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Opening Theory Is Pointless For Most People That Will Ever Play. Why Bother?

  • #341
    yureesystem wrote:

    ... Those who argue never reach 1800 elo ...

    "It is important for club players to build up a suitable opening repertoire." - GM Artur Yusupov (2010)

  • #342
    yureesystem wrote:

    ... where is your proof that what you say is true, ...

    Is proof possible on this sort of issue?

  • #343
    yureesystem wrote:

    ... What is holding back most players is that they are incompetent in their tactics and will never have decent rating. ...

    Why not simply tell such players to do more work on tactics?

  • #344
    yureesystem wrote:

    ... Why stay at 1200 or lower do something about it that will give you results, and that is not studying opening; ...

    Can results be improved by improving one's ability to avoid going "very wrong very quickly"?

  • #345
    yureesystem wrote:

    ... I am close 2000 in daily and if I continue to study more on tactics and endgame I will go up even higher. 

    it is perhaps worthwhile to think of the 1974 words of Paul Keres:
    ".... How should you open a chess game? There is no one correct method, no single course which all students must follow. ..."

  • #346
    yureesystem wrote:

    ... The amateur who is tactical beast will beat the so call positional player, that is a fact. Every talented junior was superb tactician and is not the other way around "positional".

    Do you think it is equally easy for everyone to become a "tactical beast"? Aren't there a good many who have not been a "talented junior"?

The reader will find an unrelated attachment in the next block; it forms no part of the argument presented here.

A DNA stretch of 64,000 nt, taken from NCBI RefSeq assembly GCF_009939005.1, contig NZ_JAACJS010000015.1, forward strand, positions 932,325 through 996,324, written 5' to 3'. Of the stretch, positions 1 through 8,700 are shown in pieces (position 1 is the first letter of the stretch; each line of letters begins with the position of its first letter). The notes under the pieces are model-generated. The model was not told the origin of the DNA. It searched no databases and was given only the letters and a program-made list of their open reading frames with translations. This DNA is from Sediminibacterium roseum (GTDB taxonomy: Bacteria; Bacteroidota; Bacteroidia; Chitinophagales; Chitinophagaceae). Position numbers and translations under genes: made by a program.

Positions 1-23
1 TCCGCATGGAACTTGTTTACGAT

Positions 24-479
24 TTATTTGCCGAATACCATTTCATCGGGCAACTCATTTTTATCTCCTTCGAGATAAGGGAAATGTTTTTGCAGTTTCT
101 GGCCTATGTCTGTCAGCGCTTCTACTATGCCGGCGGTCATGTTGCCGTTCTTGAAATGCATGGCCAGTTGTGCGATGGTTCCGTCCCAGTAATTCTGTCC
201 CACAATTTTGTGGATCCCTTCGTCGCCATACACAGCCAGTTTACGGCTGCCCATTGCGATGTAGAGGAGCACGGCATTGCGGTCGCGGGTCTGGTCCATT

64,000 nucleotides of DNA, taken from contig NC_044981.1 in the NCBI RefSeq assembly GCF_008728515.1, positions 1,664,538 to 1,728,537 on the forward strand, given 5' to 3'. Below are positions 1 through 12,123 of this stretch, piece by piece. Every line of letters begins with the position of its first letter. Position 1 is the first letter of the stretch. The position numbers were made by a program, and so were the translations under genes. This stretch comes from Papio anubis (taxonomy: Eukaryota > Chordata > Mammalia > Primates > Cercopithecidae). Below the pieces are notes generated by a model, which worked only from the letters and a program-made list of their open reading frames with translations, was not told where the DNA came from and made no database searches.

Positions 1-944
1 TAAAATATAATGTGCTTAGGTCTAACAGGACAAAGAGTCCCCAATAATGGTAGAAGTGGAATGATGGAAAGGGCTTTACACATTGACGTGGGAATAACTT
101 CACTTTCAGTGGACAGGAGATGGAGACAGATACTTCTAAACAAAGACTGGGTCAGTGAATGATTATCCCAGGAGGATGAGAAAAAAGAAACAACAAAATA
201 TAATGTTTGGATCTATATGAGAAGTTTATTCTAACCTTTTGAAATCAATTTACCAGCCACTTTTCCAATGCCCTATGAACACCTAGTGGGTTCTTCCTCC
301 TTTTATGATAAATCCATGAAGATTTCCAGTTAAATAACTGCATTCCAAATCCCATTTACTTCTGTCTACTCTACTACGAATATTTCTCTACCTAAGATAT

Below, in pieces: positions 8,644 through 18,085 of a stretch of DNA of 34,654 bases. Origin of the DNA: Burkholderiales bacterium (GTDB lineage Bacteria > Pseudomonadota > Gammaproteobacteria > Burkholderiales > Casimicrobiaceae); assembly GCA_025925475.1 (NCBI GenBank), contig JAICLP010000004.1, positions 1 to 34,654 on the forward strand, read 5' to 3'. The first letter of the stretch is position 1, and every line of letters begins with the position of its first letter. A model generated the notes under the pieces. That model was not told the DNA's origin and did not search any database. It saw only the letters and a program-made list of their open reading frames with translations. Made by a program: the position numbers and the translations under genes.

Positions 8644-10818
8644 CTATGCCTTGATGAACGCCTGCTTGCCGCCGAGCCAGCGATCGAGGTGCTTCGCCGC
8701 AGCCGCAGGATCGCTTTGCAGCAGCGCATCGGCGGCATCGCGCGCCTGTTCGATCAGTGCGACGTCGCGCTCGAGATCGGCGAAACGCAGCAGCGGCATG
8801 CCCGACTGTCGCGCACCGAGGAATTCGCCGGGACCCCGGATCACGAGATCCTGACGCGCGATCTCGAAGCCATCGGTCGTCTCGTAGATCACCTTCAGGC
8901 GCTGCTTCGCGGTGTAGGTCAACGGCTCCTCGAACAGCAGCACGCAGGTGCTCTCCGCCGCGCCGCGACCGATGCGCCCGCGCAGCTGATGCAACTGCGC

• #347
    yureesystem wrote:

    ... Who has the higher rating? My highest otb  2110 uscf, very few players get to 2000 elo and I am now at 2010  uscf. I enter any rated fide tournament I will be at 1900 and with some study get to 2000 fide in six months.

    Does higher-rating necessarily mean better-at-advising-others?

  • #348
    Before tactics, how do you select your best move? The answer is “strategy”... so maybe it is a matter of studying material appropriate to your level, whatever the subject.
  • #349

    Danny, it's amazing how quickly tactics get involved in chess. 

    The first move may be driven by abstract considerations, but it quickly becomes tactical, even on move 2 in some cases! Remember, the fastest checkmate possible is a two-mover, and there are many ways to lose in the first five moves. Almost none of those are covered in any depth by "theory" because most masters already know that stuff!

  • #350

    C'mon... since when it's study tactics OR study openings? People are supposed to study BOTH!

    Probably the worse "idea" that runs out there is that by studying tactics the patzer won't blunder anymore or as often. He may not hang a piece that often, but since he's playing –mostly– by intuition and is placing his pieces without a decent idea, any mid player will force him into a lost game nonetheless, because the amount of strategic and positional blunders. Those are part of the game too.

    To improve it's necessary to make the effort to play as if there's a GM in front of us. Playing whatever expecting the rival to hang something is -1600ish forever.

  • #351

    Yes, exactly. It must also be noted that the blunders in class player games tend to happen after one or two serious mistakes have already been made, and they often don't look that much like a tactics problem.

  • #352

    Everyone knows how to get to the 8-9 move mark and think's they're doing well, but they're getting close to 20 moves. After that time you're in the middle game, which means that everything is different for the next few moves, since there are so many possible moves. Which means you can't study for it. So I don't think that studying moves pays off. Doing well in the middle game is best, I guess.